Reverend Run and family discuss Victoria Anne and more on Oprah

04/03/2007 at 10:36 AM ET

20070402_106_350x263Reverend Run, Justine Simmons and their family appeared on Oprah on Monday and talked more about the loss of Victoria Anne. Most of what was said is the same information that was revealed in the Essence interview, but the couple does stress the importance of being in the now, hopeful of the future and not dwelling on the past because that just makes things worse. Justine says,

Oprah, you know how they say mourn and give ’em space? I’m not believing in that anymore. That mourning gives you more mourning, more blue, more depressed.

Rev adds that he would like others to learn to be grateful for everything in life no matter what happens, just like he is.

I don’t understand what God did, why he did it, but I do know that I’m here now, I’m happy now, I’m here on Oprah, I have my children with me, and I don’t have to keep remembering this if it’s going to bring me down and send me into depression.

His children – daughters Vanessa, 23, and Angela, 19, and sons, Joseph "JoJo," 17, Daniel "Diggy," 12, and Russell "Russy," 10 – are keeping him plenty occupied as Rev’s parenting philosophy is "Don’t let go, even when they’re older." While most parents loosen the reigns on their children as they become teenagers, Rev believes that age period is when parental involvement matters and is needed the most.

This is the time when they’re making the biggest decisions of their life…This is the time when they’re making career decisions. You don’t back up now. When they’re 17, 18, that’s when they’re ready to get high and act stupid. They pick the wrong boyfriend, the wrong girlfriend. So at that point, I’m right there.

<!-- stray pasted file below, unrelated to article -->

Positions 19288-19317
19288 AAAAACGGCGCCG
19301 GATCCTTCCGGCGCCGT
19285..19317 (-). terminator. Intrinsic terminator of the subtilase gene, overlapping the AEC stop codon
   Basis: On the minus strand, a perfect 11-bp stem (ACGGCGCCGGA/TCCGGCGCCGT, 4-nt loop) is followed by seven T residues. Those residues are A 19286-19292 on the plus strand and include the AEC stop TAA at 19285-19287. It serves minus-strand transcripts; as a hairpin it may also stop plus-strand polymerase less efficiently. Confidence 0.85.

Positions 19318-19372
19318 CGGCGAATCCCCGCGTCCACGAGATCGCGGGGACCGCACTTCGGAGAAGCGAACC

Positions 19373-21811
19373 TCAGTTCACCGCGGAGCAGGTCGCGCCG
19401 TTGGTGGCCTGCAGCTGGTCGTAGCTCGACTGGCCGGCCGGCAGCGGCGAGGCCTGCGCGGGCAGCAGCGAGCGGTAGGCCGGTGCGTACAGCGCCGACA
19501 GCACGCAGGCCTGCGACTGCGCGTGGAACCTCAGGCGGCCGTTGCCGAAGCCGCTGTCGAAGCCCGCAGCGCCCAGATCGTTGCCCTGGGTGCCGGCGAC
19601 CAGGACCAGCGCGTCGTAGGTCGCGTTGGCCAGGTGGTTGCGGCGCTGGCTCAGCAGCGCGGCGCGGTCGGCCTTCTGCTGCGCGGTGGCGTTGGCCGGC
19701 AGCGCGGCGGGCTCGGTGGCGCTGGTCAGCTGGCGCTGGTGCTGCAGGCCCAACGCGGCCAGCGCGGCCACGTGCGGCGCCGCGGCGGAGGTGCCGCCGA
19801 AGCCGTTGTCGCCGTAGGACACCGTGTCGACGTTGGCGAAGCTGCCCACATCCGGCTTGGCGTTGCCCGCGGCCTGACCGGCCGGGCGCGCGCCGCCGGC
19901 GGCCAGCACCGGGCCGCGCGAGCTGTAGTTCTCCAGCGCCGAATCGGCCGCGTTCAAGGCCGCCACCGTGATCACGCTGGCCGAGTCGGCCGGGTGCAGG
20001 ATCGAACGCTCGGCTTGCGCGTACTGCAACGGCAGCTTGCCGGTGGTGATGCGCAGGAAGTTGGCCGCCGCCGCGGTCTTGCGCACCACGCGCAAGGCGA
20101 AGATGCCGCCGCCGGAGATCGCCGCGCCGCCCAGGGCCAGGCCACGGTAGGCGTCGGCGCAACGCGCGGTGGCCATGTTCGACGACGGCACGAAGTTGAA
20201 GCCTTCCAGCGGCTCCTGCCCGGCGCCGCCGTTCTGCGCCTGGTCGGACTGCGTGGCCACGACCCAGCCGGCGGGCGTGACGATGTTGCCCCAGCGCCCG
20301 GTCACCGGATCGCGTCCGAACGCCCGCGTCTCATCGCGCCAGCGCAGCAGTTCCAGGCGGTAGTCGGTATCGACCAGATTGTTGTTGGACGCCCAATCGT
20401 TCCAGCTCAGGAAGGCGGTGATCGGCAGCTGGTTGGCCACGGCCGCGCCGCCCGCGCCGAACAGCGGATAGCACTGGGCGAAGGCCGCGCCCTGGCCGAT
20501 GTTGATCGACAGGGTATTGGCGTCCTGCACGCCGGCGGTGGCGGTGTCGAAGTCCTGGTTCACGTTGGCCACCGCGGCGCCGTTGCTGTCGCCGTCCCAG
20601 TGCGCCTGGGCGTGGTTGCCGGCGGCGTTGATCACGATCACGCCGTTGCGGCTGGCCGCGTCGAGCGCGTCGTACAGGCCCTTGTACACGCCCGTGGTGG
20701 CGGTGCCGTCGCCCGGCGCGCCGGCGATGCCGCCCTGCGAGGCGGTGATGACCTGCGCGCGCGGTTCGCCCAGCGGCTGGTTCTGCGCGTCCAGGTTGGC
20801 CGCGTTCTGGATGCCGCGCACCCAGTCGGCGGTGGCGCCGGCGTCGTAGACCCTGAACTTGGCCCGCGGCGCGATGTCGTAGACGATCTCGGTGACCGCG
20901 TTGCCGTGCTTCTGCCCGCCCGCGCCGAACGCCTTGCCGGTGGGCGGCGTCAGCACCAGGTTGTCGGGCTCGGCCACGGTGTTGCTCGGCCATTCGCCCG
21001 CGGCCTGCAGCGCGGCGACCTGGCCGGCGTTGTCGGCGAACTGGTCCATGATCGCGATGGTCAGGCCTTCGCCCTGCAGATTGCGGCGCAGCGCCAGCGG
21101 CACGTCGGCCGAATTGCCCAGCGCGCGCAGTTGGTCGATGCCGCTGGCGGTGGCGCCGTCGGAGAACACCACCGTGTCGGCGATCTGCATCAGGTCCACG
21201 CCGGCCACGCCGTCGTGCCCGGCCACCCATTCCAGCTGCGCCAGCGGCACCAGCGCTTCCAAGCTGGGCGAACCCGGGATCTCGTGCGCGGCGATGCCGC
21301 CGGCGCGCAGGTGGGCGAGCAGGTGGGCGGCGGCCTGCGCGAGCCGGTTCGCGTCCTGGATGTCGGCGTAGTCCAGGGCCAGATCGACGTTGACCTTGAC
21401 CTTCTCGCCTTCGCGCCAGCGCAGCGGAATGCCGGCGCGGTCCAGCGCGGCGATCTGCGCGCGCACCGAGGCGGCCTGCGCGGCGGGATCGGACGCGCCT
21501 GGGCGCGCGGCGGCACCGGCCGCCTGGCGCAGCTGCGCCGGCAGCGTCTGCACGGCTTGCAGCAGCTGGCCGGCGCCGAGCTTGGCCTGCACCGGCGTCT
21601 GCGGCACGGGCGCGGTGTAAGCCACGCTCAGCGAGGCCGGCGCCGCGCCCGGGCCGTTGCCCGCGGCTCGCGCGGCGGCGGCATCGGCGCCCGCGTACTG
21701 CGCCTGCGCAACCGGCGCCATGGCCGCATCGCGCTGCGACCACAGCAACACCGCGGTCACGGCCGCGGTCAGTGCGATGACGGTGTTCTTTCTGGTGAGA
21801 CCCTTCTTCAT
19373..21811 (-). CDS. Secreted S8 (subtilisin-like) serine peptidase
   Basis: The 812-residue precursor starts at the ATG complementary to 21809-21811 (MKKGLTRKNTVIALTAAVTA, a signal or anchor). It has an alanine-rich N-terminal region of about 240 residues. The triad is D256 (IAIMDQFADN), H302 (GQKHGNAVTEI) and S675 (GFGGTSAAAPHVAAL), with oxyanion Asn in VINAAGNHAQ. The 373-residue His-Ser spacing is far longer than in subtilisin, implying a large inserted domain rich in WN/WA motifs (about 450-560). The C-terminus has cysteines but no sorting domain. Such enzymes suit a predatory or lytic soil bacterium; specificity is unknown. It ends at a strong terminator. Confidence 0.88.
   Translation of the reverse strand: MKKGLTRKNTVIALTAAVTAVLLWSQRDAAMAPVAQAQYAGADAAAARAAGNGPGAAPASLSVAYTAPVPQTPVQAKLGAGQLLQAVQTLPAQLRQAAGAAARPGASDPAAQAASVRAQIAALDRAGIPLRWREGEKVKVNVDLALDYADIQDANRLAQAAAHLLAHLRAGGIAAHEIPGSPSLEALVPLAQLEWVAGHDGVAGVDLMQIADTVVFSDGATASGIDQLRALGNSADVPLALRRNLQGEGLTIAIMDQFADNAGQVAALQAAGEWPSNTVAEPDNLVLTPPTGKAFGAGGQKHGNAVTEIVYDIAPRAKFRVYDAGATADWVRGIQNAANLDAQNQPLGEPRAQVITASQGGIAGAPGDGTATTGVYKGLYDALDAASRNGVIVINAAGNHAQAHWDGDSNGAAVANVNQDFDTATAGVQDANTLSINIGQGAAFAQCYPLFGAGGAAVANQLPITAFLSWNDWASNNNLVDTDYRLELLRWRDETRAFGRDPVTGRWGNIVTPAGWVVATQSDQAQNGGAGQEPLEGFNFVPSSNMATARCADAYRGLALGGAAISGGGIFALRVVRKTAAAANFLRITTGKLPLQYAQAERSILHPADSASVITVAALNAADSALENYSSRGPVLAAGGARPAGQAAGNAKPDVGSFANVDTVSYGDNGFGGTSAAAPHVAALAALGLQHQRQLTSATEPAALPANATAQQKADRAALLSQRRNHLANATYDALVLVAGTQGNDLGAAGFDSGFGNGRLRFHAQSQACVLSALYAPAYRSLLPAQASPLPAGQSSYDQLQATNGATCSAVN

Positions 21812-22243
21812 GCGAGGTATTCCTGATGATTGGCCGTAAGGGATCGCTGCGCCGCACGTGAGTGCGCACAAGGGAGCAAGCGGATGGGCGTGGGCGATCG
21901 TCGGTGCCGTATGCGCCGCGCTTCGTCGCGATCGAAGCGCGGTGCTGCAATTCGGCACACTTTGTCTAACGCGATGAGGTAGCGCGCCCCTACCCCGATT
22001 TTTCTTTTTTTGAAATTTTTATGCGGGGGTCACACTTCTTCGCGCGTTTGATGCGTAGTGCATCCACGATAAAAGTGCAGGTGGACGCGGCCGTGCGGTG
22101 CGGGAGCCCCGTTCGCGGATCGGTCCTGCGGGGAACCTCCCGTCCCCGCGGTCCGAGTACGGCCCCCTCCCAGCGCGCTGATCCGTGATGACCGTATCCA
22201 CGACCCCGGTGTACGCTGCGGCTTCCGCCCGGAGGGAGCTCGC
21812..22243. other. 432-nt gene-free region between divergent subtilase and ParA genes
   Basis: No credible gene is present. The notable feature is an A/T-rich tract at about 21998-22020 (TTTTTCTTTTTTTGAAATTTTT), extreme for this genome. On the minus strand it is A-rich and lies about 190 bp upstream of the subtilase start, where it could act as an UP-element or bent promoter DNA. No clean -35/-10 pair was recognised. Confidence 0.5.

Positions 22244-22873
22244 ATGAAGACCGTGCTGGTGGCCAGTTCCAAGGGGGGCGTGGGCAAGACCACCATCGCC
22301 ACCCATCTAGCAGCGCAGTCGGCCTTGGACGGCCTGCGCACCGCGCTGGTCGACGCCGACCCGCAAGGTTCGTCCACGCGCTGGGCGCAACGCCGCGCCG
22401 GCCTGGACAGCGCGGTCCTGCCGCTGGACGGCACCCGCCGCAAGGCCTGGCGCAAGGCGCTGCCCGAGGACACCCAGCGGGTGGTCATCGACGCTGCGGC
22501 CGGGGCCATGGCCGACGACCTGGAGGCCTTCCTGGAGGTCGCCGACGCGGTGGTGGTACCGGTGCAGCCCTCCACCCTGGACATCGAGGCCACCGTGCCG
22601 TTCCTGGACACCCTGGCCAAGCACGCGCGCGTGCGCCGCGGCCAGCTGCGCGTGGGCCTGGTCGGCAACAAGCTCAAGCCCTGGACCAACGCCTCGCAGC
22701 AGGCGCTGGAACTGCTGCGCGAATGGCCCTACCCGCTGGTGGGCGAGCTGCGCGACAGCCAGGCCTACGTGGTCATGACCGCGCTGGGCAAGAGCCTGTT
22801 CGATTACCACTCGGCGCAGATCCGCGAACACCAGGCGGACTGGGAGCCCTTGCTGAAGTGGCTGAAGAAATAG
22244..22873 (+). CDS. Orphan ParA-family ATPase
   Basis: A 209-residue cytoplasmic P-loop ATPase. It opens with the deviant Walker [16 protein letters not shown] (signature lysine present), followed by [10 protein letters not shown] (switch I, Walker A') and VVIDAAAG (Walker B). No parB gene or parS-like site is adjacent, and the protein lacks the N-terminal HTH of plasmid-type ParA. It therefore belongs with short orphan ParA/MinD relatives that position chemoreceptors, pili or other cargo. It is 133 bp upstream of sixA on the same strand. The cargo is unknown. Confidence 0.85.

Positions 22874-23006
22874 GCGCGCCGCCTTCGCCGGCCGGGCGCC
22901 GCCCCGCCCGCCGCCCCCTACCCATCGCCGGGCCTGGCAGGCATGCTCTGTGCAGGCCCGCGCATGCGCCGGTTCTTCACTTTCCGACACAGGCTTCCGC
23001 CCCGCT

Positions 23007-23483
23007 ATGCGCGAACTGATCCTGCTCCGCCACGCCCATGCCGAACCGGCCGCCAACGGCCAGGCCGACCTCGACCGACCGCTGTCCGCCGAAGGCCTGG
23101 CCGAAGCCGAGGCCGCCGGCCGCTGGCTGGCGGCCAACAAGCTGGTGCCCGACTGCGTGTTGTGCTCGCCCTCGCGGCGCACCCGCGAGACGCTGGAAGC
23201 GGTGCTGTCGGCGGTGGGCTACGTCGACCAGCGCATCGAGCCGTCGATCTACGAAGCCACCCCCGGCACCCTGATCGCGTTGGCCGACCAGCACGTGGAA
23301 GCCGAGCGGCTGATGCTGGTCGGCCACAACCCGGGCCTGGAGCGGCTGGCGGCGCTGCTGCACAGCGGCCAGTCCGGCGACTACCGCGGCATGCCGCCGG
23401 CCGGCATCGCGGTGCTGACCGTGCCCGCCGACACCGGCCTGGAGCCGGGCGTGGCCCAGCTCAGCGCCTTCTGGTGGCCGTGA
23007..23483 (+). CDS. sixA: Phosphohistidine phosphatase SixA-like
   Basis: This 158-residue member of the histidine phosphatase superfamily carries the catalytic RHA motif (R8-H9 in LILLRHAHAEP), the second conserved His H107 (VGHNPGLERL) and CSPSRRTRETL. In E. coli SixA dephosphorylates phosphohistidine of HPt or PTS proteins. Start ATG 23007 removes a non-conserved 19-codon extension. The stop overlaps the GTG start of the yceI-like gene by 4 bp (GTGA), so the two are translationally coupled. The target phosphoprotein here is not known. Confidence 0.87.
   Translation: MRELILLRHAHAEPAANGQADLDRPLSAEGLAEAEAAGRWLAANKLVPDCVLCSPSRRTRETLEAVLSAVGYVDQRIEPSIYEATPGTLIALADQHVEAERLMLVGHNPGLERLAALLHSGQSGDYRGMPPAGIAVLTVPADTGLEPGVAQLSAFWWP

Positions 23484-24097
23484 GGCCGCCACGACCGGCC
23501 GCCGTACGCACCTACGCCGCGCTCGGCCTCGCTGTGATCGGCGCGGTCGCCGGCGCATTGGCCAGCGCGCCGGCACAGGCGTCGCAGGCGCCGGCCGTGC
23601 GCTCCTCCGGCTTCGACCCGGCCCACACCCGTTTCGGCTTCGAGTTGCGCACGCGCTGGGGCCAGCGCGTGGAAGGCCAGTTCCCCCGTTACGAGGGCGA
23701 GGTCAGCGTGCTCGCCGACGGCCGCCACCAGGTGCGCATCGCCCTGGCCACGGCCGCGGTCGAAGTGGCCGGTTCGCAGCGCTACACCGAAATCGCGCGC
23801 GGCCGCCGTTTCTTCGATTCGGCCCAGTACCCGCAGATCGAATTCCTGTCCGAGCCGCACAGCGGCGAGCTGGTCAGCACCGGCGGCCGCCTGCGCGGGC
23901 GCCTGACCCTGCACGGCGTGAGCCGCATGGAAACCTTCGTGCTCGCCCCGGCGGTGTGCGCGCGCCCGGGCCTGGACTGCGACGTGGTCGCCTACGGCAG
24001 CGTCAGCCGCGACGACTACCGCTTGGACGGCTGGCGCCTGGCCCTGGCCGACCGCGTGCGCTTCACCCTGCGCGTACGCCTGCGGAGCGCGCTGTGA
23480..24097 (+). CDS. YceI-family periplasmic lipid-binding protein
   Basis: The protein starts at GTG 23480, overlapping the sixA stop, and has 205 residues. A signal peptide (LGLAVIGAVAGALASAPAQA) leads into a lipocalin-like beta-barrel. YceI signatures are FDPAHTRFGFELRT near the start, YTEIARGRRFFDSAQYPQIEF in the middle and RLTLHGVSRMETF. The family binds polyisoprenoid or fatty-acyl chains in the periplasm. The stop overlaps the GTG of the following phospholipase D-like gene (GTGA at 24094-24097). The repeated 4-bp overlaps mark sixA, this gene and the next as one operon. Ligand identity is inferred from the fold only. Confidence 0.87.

His efforts aren’t futile as his children appreciate their father’s active parenting. Vanessa says,

Because you can make the wrong decision and they’ve been through life before. Sometimes the truth might hurt or I might not want to hear that or I might not want to do that, but in the long run, it’s the right [thing].

Source: Oprah

How did you parent your teenagers – or how do you plan to?

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Evorgleb on

One of our guys ot Highbrid Nation did a nice post on Run and his apearance on Oprah. I give him and his family a lot of credit for dealing with thier loss in the public eye.

Natalie S. on

I watched the episode featuring the Simmons family. They did touch on the subject of the loss of their daughter but for the most part as it is posted they wanted people to see how they deal with everyday issues good and bad. It’s a great show, I’ve watched from the beginning. I’ve been a fan of RUN DMC since I can remember, it’s awesome to see Run come full circle with his career and family. Rev. Run said it best, it’s when your children enter their late teens that you really need to be there for them and guide them. They’re a loving family and I think it’s great to see a positive family on tv. Best wishes to all of them.

Loralee on

I absolutely love this family. I like how he said when they are 17 or 18 in a way you become more involved because that is when they can get in big trouble. Our kids are 10,8,7, but I hope with our faith and what we have taught them I can trust them to do the right thing. I’m a believer in roots and wings. Strong values and letting them make decisions. Then living with the consequences (good and bad)from those decisions.

Danielle on

that is the saddest thing i’ve ever heard in my life my mom had twins they died and i’ve a had a sister she died that is a emotional break down for me i hope they are okay god blessed i just hope it doesn’t happen to me when i have a girl or boy but im glad i havent lost all my others who are still with me today that is very loving to me soooooo much love Danielle